Shaking up the silent canon: is The General the greatest silent film?

I like silent movies even more than I like chocolate. And I do really like chocolate. So when I saw Richard Osman, best known as the co-host of Pointless, holding the World Cup of Chocolate on Twitter a few years back, I pondered whether I could do the same for silent movies. It’s a simple … Continue reading Shaking up the silent canon: is The General the greatest silent film?

News: Slapstick, Hippodrome, Neil Brand, Nanook and more

It’s a busy time! Here’s a roundup of the silent movie news I really want to share with you. Bristol fashion The Slapstick festival, our favourite reason to visit Bristol, is back in 2016, running from 20-24 January with a fantastic lineup of events topped by a special gala screening of Chaplin’s The Kid. But there’s so … Continue reading News: Slapstick, Hippodrome, Neil Brand, Nanook and more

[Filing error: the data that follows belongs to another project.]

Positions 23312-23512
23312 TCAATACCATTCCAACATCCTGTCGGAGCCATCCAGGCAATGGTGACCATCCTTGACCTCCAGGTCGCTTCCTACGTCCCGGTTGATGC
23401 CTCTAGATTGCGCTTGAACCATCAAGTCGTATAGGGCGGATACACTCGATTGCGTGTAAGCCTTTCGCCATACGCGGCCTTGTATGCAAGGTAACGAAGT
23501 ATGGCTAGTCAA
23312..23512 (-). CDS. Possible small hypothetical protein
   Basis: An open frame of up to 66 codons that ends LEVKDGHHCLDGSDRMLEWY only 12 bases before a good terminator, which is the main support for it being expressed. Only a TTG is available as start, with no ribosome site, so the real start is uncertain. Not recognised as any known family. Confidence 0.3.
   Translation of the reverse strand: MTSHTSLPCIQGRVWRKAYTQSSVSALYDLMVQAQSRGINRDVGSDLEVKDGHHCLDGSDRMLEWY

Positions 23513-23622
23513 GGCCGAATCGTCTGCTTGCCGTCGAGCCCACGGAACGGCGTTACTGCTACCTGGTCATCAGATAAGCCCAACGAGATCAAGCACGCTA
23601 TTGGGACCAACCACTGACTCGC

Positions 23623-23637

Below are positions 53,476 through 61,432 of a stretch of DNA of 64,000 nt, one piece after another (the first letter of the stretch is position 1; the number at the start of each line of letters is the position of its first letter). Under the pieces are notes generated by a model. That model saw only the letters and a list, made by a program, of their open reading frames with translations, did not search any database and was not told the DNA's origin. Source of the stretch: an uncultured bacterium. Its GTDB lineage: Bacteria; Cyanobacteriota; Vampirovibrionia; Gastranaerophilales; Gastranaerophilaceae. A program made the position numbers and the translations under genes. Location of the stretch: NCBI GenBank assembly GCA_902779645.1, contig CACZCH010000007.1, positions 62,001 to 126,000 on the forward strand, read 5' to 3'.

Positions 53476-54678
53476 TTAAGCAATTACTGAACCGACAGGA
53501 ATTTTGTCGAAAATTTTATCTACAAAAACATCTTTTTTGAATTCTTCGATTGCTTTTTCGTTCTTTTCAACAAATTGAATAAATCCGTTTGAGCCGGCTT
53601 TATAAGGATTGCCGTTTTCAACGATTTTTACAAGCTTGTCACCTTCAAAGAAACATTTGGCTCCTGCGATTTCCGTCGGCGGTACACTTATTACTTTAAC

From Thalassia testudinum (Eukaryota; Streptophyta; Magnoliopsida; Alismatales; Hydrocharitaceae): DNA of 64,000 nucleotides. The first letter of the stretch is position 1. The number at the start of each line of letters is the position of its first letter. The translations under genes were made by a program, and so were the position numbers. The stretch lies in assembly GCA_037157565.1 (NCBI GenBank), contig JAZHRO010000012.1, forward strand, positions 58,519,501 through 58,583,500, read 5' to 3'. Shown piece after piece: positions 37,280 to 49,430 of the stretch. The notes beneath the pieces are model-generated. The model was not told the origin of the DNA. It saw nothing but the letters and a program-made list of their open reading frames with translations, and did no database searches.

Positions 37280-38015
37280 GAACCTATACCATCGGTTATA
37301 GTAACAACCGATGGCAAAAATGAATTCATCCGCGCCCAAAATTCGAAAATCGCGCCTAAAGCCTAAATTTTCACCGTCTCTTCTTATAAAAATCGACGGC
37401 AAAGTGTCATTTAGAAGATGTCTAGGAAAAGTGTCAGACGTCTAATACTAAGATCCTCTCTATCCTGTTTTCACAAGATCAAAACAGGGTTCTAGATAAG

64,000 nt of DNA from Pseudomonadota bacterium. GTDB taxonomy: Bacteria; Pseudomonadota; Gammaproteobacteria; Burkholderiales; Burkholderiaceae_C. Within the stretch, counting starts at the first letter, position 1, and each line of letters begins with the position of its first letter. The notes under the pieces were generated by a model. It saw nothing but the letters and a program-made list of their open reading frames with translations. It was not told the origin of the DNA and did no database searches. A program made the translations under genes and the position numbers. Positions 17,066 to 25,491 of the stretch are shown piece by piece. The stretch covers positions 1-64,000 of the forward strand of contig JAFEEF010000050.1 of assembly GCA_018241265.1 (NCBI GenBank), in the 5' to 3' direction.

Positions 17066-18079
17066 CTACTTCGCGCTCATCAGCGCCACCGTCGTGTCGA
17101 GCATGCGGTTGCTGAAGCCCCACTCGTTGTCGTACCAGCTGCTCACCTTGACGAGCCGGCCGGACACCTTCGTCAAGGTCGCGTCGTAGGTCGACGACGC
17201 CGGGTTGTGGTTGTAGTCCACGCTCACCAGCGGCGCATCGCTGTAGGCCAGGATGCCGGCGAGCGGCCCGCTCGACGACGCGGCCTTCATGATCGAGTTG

Gutterdämmerung: what is the ‘loudest silent movie on earth’ playing at?

The self-proclaimed “loudest silent movie on earth” may just sound like fingernails down a blackboard to more sensitive readers. Gutterdämmerung  (“It’s not like you know who fucking Wagner is, anyway”) is a heavy metal silent film of sorts, which has announced itself this week with an elaborate social media campaign. I say “of sorts”, because actually, … Continue reading Gutterdämmerung: what is the ‘loudest silent movie on earth’ playing at?

Review and competition – Neil Brand’s Out of the Dark: Silent Movie Themes

If you attend the occasional silent movie screening, like I do, you’ll have experienced a particular bittersweet feeling. As much as you enjoyed the show, you fear you could never quite recreate the magic. You know the film is out there waiting for you to watch again (somehow), but nine times out of 10, the improvised music … Continue reading Review and competition – Neil Brand’s Out of the Dark: Silent Movie Themes